MySQL 8.0: Persisted Variables

MySQL 8.0 introduced a new feature that allows you to persist configuration changes from inside MySQL. Previously you could execute SET GLOBAL to change the configuration at runtime, but you needed to update your MySQL configuration file in order to persist the change. In MySQL 8.0 you can skip the second step. This blog discuss how this works and how to backup and restore the configuration.

Using SET PERSIST to set a variable and the persisted_variables table in the Performance Schema to get a list of persisted variables.
Using SET PERSIST to set a variable and the persisted_variables table in the Performance Schema to get a list of persisted variables.

Persisting Variables

You persist changes with either the SET PERSIST or SET PERSIST_ONLY statement. The different is that SET PERSIST_ONLY only updates the configuration whereas SET PERSIST essentially combines SET GLOBAL and SET PERSIST_ONLY.

Note: Some variables such as innodb_buffer_pool_instances can only use PERSIST_ONLY, i.e. it requires a restart to make the changes take effect. Still others, such as datadir can currently not be persisted.

mysqld-auto.cnf and variables_info

The persisted variables are stored in the file mysqld-auto.cnf located in the data directory using the JSON format. It includes more information than just the persisted value. It also includes information such as who made the change and when. An example file is:

Since it is JSON, it is easy to reformat to make easier to read, for example:

This information is also available from the performance_schema.variables_info table:

Notice that the source for join_buffer_size is DYNAMIC whereas the two other variables have the source set to PERSISTED. Why? After all they all three existed in the mysqld-auto.cnf file. DYNAMIC means that the variable was changes since the last restart either using SET GLOBAL or SET PERSIST. Another thing to be aware of is that variables changed with SET PERSIST_ONLY will not show up in variables_info until after the next restart. I will soon get back to show a way to get the variables that have been persisted in one way or another.

Backup and Restore

As a simple way to back up the configuration is simply copy the mysqld-auto.cnf file to a safe location. Similarly, you can restore the configuration by copying it back.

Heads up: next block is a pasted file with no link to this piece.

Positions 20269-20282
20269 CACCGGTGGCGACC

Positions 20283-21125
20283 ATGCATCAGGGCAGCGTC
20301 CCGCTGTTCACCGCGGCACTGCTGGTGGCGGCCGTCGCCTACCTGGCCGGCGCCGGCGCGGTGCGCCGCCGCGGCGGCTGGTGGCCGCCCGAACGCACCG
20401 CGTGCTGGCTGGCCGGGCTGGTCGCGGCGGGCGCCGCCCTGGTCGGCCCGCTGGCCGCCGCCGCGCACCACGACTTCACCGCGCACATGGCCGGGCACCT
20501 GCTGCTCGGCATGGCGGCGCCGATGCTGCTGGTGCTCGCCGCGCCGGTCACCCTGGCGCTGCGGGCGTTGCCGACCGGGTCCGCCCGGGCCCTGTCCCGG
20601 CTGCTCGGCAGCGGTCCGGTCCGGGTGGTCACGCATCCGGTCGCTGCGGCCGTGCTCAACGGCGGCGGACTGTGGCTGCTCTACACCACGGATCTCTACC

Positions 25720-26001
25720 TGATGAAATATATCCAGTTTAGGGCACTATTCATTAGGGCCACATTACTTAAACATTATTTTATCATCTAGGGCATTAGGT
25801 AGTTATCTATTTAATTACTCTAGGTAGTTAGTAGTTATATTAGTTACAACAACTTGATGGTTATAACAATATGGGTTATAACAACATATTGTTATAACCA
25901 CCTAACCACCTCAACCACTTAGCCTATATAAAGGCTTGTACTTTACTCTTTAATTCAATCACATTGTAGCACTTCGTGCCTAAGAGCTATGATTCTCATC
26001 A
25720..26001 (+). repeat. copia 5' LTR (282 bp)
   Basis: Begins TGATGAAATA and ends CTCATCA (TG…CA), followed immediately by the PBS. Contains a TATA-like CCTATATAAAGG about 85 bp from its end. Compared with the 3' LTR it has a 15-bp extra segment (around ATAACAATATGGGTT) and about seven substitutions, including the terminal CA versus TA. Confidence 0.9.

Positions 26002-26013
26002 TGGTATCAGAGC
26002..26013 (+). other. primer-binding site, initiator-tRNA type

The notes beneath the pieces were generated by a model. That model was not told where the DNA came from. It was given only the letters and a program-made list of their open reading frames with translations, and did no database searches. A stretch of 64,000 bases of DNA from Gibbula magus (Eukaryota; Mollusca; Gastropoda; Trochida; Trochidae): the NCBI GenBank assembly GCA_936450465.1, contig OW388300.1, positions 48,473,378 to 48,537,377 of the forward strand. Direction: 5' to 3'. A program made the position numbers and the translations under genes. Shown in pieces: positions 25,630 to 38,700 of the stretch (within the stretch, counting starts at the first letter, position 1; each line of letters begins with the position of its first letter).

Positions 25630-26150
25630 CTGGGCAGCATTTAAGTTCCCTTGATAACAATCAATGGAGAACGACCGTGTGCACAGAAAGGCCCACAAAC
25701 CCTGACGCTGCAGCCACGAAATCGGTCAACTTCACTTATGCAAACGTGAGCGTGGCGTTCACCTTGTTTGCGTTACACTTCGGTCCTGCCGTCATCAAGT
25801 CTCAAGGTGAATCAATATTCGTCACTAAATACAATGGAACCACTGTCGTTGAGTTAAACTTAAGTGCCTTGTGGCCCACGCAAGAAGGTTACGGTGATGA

However, what if you want most of the configuration but not everything or you want to edit some of the values? In that case you need another way of exporting the configuration as you should not manually edit mysqld-auto.cnf.

Warning: Do not edit the mysqld-auto.cnf file manually. It should only be changed with SET PERSIST and SET PERSIST_ONLY. If there are any errors in the file, MySQL will refuse to start.

Fortunately as it turns out, it is easy to export all persisted variables. The table performance_schema.persisted_variables includes all variables that has either been read from mysqld-auto.cnf or has been changed with SET PERSIST or SET PERSIST_ONLY since the last restart. The table include the persisted values. For example:

This can be used to create SET statements that can be used to recreate the configuration on another instance. For example:

Using the mysql command-line client, you can avoid the column names and table format by using the --skip-column-names and --batch options:

Note: On Microsoft Windows ensure everything is on one line and the backslashes are removed.

Now the file config.sql contains an export of the persisted variables:

This example creates SET PERSIST_ONLY statement as those will work with all persistable variables. When you replay the SET statements, it will require a restart of MySQL for the changes to take effect. If you want to use SET PERSIST where possible, then you need to take into consideration whether the variable support SET PERSIST.  A list of variables that require SET PERSIST_ONLY are included at the end.